Non-insulin-dependent diabetes mellitus (NIDDM) is often associated with hypertension leading to a specifically high cardiovascular risk in these patients. However, there is evidence that insulin resistance and hyperinsulinaemia are not only characteristic for diabetic patients but also for some non-diabetic populations in which a cluster of cardiovascular risk factors is observed (hypertension, hyper- triglyceridaemia, obesity). Therefore, hyperinsulinaemia and insulin resistance have been suggested to be of major pathophysiological importance for the development of this syndrome (syndrome X). Since imidazoline receptors are currently considered to be a specific pharmacological target for blood pressure reduction, it is important to know whether and in which way these compounds affect the glucose homoeostasis and insulin release.
The influence of moxonidine on glucose tolerance in vivo was determined in healthy control rats, in rats receiving a high fructose diet for 6 weeks to induce insulin resistance, hyperinsulinaemia and hypertension, and in rats receiving in addition to a high fructose diet moxonidine (1.5 mg/kg body weight daily). In vitro, using isolated pancreatic islets of mice, long-lasting effects (chronic) and immediate (acute) effects of moxonidine on β -cell function were determined by basal and glucose stimulated insulin release in two different experimental systems: (1) islets were exposed for 24 h (37°C) to various concentrations of moxonidine ranging from 1 nmol/l to 1 mmol/l, followed by a washing procedure to remove excess of moxonidine and then used for the β-cell function test; (2) islet cultures were incubated again with moxonidine for 24 h (37°C) with either 1 nmol/l or 1 µmol/l. In contrast to the first experiments, however, after the washing procedure moxonidine was added at the same concentration as used for preincubation to test its direct effect on β-cell function.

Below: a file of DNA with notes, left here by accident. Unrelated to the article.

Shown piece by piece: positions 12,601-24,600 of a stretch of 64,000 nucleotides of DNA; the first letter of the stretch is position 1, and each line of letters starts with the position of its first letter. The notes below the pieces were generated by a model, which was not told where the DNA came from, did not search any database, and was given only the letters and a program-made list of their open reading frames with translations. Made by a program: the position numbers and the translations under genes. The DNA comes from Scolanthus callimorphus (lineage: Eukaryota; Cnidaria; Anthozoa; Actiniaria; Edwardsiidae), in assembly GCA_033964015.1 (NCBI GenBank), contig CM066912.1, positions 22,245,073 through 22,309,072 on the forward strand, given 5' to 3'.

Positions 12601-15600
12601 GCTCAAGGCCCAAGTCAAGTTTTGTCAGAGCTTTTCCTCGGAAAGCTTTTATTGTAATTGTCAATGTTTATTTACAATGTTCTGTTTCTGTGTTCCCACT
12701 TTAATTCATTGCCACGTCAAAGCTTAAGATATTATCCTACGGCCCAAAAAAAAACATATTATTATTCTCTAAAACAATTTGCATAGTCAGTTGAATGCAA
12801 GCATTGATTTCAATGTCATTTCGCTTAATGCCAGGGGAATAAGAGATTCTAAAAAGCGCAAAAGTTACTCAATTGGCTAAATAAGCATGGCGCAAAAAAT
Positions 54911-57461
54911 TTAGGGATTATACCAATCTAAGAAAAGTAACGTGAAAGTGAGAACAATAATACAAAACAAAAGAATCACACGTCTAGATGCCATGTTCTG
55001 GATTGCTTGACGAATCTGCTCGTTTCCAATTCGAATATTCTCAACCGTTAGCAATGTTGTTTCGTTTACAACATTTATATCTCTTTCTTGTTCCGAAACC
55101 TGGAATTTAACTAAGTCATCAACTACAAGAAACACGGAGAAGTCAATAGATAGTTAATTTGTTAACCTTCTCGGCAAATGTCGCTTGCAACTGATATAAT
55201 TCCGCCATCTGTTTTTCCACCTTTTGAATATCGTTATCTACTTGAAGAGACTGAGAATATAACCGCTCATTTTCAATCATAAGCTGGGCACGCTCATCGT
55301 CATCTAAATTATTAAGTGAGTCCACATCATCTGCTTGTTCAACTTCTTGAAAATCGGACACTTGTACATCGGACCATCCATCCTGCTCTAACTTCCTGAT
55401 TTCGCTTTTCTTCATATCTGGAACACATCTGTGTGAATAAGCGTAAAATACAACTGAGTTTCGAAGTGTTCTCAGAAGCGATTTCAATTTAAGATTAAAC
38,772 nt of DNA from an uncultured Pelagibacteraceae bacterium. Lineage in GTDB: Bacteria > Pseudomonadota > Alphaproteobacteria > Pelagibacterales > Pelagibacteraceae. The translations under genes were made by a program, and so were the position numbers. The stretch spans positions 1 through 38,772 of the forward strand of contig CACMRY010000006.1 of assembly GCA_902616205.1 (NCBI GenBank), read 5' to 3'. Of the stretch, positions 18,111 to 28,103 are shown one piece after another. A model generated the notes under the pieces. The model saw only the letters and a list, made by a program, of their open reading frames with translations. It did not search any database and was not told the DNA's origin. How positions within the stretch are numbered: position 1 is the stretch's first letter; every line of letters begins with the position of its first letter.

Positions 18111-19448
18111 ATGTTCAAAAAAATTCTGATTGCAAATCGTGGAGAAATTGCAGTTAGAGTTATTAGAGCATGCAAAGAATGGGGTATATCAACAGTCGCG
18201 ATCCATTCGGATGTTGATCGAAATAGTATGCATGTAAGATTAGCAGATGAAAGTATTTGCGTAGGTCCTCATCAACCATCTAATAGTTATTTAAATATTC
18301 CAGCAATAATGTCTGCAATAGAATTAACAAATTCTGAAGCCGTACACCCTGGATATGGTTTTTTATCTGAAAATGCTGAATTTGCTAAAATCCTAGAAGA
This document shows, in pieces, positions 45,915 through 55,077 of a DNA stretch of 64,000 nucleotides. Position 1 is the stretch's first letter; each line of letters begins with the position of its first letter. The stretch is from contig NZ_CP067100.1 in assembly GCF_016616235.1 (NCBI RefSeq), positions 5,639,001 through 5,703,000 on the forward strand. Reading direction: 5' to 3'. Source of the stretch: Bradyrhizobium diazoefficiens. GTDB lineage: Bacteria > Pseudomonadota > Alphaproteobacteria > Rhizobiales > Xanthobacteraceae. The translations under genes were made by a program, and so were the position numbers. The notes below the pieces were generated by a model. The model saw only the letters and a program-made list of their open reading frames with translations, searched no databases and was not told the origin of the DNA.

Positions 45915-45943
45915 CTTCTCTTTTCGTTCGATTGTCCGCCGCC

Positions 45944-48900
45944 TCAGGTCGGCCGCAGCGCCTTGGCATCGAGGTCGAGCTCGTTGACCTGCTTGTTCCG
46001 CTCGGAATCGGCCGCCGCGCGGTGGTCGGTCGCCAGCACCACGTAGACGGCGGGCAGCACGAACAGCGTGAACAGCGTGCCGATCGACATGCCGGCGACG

In healthy control rats acute administration of moxonidine in vivo impaired the glucose tolerance in high dosages, which effectively reduced the blood pressure (>1 mg/kg body weight). This effect was, however, smaller that that observed by clonidine. In fructose-fed rats, moxonidine completely prevented the development of insulin resistance, hyperinsulinaemia and hypertension. In vitro, pancreatic islets preincubated with moxonidine exhibited dose-dependently both stimulatory and inhibitory chronic effects on β -cell function compared with that in controls. Preincubation of islet cultures with moxonidine at concen- trations between 1 nmol/l and 1 mmol/l resulted in a reduction of basal insulin release which was very pronounced at concentrations higher than 100 nmol/l. The results ob- tained for glucose-stimulated insulin release opposed in part those for basal insulin release, since the preincubation with moxonidine up to 10 µmol/l gave rise to an increased insu- lin release. An additional direct effect of moxonidine with a marked reduction of glucose-stimulated insulin release was observed, however, when moxonidine was present during the preincubation (24 h) and the functional test at a concen- tration of 1 nmol/l or 1 µmol/l.
Our data suggest that a causal linkage exist between the development of hypertension and insulin re- sistance/hyperinsulinaemia in the high fructose diet rat model. Since central activation of imidazoline receptors by moxonidine can prevent this syndrome, it follows that an overactivity of the sympathetic nervous system is of major importance. Suppression of this sympathetic overactivity might be an effective approach to reduce hypertension and the concomitant metabolic defect. Therefore, such an inter- ventional strategy could contribute to reduce the cardiovas- cular risk of NIDDM patients and patients with other forms of insulin resistance/hyperinsulinaemia such as metabolic cardiovascular syndrome.